Did You know

Wood is sustainable, renewable, greenhouse-gas friendly, highly versatile, grown with relatively little effort. Forests provide clean air, water, wildlife habitat and biodiversity.

Good reasons for optimism about forest economy

LMark's column sig_Page_4ooking at all the information in Maine’s Forest Economy, which pulls together new economic impact figures from the University of Maine as well as a wealth of other data, I can’t help being proud and optimistic. First, however, I must thank Dr. Todd Gabe, University of Maine School of Economics, for his research; Dr. Robert Wagner, director of the Center for Research on Sustainable Forests and the Cooperative Forestry Research Unit, for making forest facts understandable to those outside our industry, and the Maine Forest Service, especially Ken Laustsen, for helping compile and check the information in Maine’s Forest Economy, including the industry at a glance chart below. MFPC cover for webWe hope it’s useful to those who care about our forests and we’ll update as new information becomes available. As Maine gradually emerges from an extended and very difficult economic downturn, I believe the state’s forest product industry is well positioned to benefit, as is the Maine economy. Here are some of the forest economy facts and figures that stand out most strongly for me:

  • The amount of forestland today is an astounding 97 percent of the pre-settlement forestland in 1600 – and with a much higher population.
  • The ownership of Maine’s forest has changed, but by and large, the use as forestland has been constant.
  • Maine leads the nation with 9.4 million acres of forestland that’s certified as sustainably managed by the major sustainability certification bodies (SFI, ATFS, FSC), assuring the people of Maine that we can sustainably grow and harvest trees while protecting water quality, wildlife and so much more.
  • Conservation easements covering 2.1 million acres of Maine’s working forest are further assurance of well-managed forests continuing into the future.
  • For the past 22 years, Maine has harvested on average 6.7 million cords each year, and since 2008 growth exceeds our harvest.
  • Maine’s merchantable inventory today is nearly twice as much as it was in 1953, and continues to increase.
  • Though the industry has fewer jobs today, those jobs are safer, utilize more technology and pay an average wage 33 percent higher than the state average.
  • Our aging workforce means good-paying, high-tech jobs are coming soon for you or your children.
  • New uses of wood and wood bioproducts will expand our industry’s economic contribution.
  • Research shows that managed forests are carbon friendly, including a 2013 University of New Brunswick study (A Comprehensive Greenhouse Gas Balance for a Forest Company Operating in Northeast North America) on J. D. Irving’s carbon dynamics.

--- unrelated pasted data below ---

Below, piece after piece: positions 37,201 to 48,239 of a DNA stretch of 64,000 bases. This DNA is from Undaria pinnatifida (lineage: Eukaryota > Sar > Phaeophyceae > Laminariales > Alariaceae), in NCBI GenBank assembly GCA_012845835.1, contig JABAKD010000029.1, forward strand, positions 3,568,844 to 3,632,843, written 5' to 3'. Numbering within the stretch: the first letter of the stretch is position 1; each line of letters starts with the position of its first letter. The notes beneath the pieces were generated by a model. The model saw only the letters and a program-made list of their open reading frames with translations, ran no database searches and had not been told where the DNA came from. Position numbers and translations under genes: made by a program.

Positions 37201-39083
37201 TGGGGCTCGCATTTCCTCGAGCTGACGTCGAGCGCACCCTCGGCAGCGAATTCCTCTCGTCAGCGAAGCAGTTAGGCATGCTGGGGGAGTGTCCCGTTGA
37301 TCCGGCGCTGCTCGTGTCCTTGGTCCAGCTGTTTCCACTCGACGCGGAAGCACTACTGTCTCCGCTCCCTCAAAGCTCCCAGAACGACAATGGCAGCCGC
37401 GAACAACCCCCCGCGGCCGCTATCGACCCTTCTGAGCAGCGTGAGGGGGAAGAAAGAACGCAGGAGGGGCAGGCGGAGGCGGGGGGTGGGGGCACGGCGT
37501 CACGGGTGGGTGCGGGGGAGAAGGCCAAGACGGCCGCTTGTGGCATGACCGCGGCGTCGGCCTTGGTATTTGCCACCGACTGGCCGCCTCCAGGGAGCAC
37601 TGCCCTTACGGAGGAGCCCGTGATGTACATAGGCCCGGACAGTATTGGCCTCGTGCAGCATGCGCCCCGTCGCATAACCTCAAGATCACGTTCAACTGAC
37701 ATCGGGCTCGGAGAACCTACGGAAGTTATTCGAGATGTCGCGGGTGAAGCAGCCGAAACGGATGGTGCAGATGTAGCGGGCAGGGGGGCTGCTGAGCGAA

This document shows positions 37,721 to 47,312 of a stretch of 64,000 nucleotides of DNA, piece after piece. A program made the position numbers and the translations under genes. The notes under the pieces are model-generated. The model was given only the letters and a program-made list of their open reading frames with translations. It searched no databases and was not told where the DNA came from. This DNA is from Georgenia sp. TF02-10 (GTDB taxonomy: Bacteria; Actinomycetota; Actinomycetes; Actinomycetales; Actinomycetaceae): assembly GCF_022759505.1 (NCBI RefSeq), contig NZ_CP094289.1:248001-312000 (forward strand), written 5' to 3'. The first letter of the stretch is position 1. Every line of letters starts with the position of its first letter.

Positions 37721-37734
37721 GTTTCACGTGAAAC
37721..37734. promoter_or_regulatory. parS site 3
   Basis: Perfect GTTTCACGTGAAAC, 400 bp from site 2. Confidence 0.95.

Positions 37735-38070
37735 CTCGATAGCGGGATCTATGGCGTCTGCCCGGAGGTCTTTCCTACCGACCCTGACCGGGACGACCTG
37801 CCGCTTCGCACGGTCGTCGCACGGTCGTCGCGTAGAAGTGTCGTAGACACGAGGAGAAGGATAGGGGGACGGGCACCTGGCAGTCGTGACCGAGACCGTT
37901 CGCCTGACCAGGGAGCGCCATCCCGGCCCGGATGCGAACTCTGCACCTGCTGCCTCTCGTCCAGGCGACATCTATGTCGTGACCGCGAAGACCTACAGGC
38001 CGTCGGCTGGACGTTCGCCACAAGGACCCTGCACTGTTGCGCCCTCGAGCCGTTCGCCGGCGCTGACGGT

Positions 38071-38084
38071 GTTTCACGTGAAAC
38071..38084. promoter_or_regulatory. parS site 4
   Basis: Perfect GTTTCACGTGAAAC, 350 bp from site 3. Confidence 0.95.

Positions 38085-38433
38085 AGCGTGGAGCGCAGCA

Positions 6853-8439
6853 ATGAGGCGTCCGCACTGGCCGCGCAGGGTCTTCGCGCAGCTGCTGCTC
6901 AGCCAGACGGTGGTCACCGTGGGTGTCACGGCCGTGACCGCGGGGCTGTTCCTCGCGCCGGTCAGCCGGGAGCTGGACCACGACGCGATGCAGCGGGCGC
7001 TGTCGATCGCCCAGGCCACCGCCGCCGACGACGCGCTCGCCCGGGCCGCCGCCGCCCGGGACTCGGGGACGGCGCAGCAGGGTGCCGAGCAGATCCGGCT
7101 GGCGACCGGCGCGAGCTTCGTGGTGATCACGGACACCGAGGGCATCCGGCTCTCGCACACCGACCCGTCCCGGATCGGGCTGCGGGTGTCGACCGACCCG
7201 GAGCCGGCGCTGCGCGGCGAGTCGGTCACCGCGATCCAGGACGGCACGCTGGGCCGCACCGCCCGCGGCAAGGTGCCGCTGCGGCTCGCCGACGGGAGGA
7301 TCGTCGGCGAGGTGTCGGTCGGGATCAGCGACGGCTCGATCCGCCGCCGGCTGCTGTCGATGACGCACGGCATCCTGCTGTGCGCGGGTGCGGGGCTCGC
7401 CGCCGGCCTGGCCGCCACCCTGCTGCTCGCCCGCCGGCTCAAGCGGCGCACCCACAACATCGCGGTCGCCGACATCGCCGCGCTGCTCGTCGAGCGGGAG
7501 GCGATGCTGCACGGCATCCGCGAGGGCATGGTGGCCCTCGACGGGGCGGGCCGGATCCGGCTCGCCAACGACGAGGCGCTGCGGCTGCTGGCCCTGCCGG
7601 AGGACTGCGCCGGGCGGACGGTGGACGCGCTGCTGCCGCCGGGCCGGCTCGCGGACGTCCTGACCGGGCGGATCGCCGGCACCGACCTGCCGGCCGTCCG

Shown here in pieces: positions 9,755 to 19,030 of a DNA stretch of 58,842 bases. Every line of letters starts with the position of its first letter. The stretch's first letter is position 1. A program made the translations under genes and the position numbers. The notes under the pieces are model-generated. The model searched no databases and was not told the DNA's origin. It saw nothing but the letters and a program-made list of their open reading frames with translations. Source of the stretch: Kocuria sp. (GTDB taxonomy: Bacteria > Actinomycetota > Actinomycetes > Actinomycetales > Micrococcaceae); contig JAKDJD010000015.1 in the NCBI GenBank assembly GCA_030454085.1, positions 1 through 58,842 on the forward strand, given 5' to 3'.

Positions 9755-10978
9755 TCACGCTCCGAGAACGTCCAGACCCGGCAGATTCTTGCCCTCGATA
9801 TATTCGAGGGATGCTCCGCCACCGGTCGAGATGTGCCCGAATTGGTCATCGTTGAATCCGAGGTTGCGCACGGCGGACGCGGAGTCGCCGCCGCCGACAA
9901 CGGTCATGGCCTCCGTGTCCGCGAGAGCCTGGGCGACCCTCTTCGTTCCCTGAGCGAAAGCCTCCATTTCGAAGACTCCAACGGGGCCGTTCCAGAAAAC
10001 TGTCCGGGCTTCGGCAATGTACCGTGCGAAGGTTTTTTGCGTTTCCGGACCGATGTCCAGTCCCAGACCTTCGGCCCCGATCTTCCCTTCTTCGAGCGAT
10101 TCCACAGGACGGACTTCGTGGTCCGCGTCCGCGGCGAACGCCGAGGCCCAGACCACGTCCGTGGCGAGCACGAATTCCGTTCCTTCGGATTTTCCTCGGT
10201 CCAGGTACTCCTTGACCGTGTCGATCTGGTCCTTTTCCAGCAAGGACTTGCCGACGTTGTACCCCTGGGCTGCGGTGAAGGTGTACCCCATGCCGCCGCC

So what do we need to insure Maine’s forest economy continues to thrive? Here are a few ideas:

  • Provide incentives for expanding the manufacturing base, because a strong manufacturing sector provides outlets for wood, which preserves forests.
  • Expand value-added processing in Maine to enhance job growth and the overall economy.
  • Increase primary and secondary processing mills.
  • Protect the most effective conservation program in the state, the Tree Growth tax program.
  • Enhance the image of forest sector jobs and increase training and educational opportunities.

Each forest sector has its own unique opportunities and challenges, but the potential exists to strengthen our industry as is being done in Canada and other states such as Wisconsin and Minnesota.  All the elements are within reach to build a stronger forest economy. The entrepreneurial spirit of those in our industry already is capitalizing on opportunities, but we need help.  State, federal and local officials can help by creating an environment where companies are encouraged to invest capital  and not discouraged by an unpredictable regulatory climate. The people of Maine can help by understanding that Maine’s forests are healthy. Those of us who work in the forests products industry believe our future is bright. We hope this book helps everyone understand our optimism. Maine forest industry at a glance

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Calendar of Events

Maine Forest Products Week

Celebrate Maine Forest Products Week! Congress designated the third week of October (October 18-24, 2020) as National Forest Products Week (NFPW) to recognize the value of forest products and commit to conservation practices that help responsibly manage U.S. forests. This week celebrates the role and impact of forests and wood as an integral component to our nation's society. The week provides an opportunity to focus public attention on Maine’s forests and forest products industry and celebrate their importance to our state. Members of the industry, led by the Maine Forest Products Council, are planning a series of activities designed to engage and educate the public and the media.

When: Sun October 18 8:00 AM - Sat October 24 11:00 PM

MFPC Board Meeting

When: Thu November 12 1:00 PM - 7:00 PM
Where: MFPC Office, 535 Civic Center Drive, Augusta Maine
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You’re invited! Take advantage of the Council’s many opportunities to visit with the who’s who of Maine’s forest products industry at any of our special events.